This book deserves to become a classic, and it is fitting that Penguin published it as part of its Classics SF series in 2020. The debut of German author Andreas Eschbach, The Hair-Carpet Weavers was translated in English in 2005, and first published as The Carpet Makers.
The Hair-Carpet Weavers is the better title, as it captures something of the strangeness this 314-page novel possesses – still, don’t be alarmed by that, New Weird this is not, not at all. On the contrary, it has a very solid, grounded feel.
While not fully perfect, the book is a gem that combines Le Guinish calm, mythical storytelling as in Earthsea, with a space opera plot that nods at Herbert and has the outrageous imagination of Iain M. Banks. I’d say this would appeal to both science fiction and fantasy readers, and the beginning of the book also reminded me a bit of Piranesi, another gem that was still fresh in my mind.
It also features a formal narrative approach I have rarely encountered, and definitely not as honed to perfection as it is here.
The Hair-Carpet Weavers starts with the story of Ostvan, a weaver whose sole occupation it is to weave a carpet using the hairs of his three wives, who each have a different hair-color. The weaving of the carpet is an intricate job, and it takes a lifetime to complete one carpet. The next chapter features a different viewpoint, focusing on a trader in hair-carpets. Each subsequent chapter has a different point-of-view, and while each chapter could be considered as a short story, they all are tied together closely – both in theme as in time. Eschbach manages to slowly unfold the mystery of the hair-carpet weavers, and the story zooms out as it evolves, but never loses touch with the people that populate it.
The different viewpoints – they are always different, not a single one is repeated – might hinder character development, but this is not really an issue, as each chapter has its own emotional conclusion, and the bigger story does develop – as does the society it is set in. I cannot stress the mastery Eschbach shows to pull something like this off, all in a fairly short novel for today’s standards. That narrative & emotional control is much more important than the fun, but ultimately superficial gimmick – a story about weavers that is woven out of different narrative threads itself.
To say much more on the plot would spoil it, as the gradual discovery is part of the story’s charm. It’s best to know as least as possible. The fact that this also qualifies as space opera is revealed on the back, and I guess it’s only fair to do so, but at the same time that already spoils things a bit.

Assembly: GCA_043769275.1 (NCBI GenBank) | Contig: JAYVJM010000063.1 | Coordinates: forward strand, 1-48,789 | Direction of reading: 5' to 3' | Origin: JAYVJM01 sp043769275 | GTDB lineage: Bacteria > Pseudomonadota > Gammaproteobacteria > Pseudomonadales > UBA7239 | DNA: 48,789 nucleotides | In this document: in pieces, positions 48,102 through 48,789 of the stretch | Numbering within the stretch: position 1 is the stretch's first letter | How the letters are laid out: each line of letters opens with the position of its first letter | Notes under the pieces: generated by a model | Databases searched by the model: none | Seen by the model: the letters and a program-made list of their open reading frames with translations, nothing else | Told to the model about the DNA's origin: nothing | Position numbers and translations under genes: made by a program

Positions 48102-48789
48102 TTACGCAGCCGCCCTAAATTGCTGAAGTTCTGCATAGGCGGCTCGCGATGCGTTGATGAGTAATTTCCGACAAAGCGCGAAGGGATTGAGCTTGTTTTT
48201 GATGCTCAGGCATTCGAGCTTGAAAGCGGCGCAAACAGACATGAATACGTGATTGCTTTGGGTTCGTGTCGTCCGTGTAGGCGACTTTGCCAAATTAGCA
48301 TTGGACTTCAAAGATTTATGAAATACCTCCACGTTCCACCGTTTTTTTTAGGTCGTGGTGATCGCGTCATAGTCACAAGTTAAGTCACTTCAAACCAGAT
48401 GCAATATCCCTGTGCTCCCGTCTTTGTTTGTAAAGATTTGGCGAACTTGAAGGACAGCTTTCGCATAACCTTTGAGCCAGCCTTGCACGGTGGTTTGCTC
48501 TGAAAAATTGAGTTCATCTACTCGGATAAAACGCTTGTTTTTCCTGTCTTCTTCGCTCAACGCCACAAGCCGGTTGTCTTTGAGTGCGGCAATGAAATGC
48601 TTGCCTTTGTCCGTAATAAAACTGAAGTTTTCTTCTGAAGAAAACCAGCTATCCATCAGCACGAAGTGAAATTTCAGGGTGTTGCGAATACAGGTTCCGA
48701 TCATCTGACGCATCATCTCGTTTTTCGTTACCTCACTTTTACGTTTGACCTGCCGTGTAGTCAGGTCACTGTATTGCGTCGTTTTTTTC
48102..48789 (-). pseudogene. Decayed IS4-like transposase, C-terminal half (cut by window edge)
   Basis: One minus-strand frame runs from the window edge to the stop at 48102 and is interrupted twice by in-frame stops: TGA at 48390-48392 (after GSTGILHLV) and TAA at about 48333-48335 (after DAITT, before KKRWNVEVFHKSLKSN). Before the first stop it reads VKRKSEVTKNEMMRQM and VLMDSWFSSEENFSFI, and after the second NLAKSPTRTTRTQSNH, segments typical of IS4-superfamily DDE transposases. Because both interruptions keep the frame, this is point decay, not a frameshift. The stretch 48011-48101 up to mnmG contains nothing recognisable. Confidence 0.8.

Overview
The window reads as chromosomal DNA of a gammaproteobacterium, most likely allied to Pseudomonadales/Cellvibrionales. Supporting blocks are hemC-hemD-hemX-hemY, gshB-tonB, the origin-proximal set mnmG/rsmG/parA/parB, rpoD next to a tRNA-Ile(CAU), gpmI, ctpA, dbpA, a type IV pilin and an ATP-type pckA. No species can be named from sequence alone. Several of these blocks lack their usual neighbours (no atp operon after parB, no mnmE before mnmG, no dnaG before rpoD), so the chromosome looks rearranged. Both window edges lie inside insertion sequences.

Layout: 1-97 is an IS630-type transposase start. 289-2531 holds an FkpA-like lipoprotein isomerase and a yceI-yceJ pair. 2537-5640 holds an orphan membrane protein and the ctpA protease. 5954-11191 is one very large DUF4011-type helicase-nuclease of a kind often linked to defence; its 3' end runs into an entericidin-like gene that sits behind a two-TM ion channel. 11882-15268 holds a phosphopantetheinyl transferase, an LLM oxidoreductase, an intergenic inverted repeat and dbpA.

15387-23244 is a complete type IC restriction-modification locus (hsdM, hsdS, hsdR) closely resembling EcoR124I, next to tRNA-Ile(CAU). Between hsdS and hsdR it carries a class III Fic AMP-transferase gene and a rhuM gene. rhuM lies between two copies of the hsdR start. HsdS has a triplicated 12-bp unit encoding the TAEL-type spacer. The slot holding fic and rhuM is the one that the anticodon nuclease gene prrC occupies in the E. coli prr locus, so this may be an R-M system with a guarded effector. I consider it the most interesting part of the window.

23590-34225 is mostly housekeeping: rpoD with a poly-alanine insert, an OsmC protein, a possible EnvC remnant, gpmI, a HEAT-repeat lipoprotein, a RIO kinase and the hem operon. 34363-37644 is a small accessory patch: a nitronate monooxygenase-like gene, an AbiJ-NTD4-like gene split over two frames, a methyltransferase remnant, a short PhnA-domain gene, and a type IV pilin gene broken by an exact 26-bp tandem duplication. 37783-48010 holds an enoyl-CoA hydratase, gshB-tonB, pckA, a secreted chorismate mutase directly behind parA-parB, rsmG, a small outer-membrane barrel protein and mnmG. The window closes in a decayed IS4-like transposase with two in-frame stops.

I’ll list a few things that might convince you, and draw you in: this book has a brutality at its core, both in some individual scenes as at the heart of the plot, but it is never grimdark or cheap or gory. The brutality is subdued, even poetic at times, but poignant nevertheless, and as such ties into reality. At one or two instances the book has also a kind of cartoonish, pulpy feel, but The Hair-Carpet Weavers isn’t superficial at all: Eschbach has written a perceptive book on religion & secularization. There are also a few clear thematic links to Herbert’s God Emperor of Dune and the Bene Gesserit. Some chapters have an almost metaphorical nature, and I was reminded of Kafka and Christopher Priest too a few times.
There were 2 instances I didn’t fully buy a character’s motivation, and the delivery of the climax at the end of the novel wasn’t fully satisfying, but all and all these are minor blemishes. This is highly recommended: a formal tour de force, a rich, almost outrageous, speculative fiction story that also has a bit of a nostalgically old school feel, but nonetheless is very much its own thing. A final selling point: this is both epic and small – the narrative focused, not some sprawling bloatfest published as 3 doorstoppers.
It would be nice if a publisher would translate more of Eschbach’s books into English. Maybe start with Quest, the 2001 prequel to Die Haarteppichknüpfer – it has been translated to French already.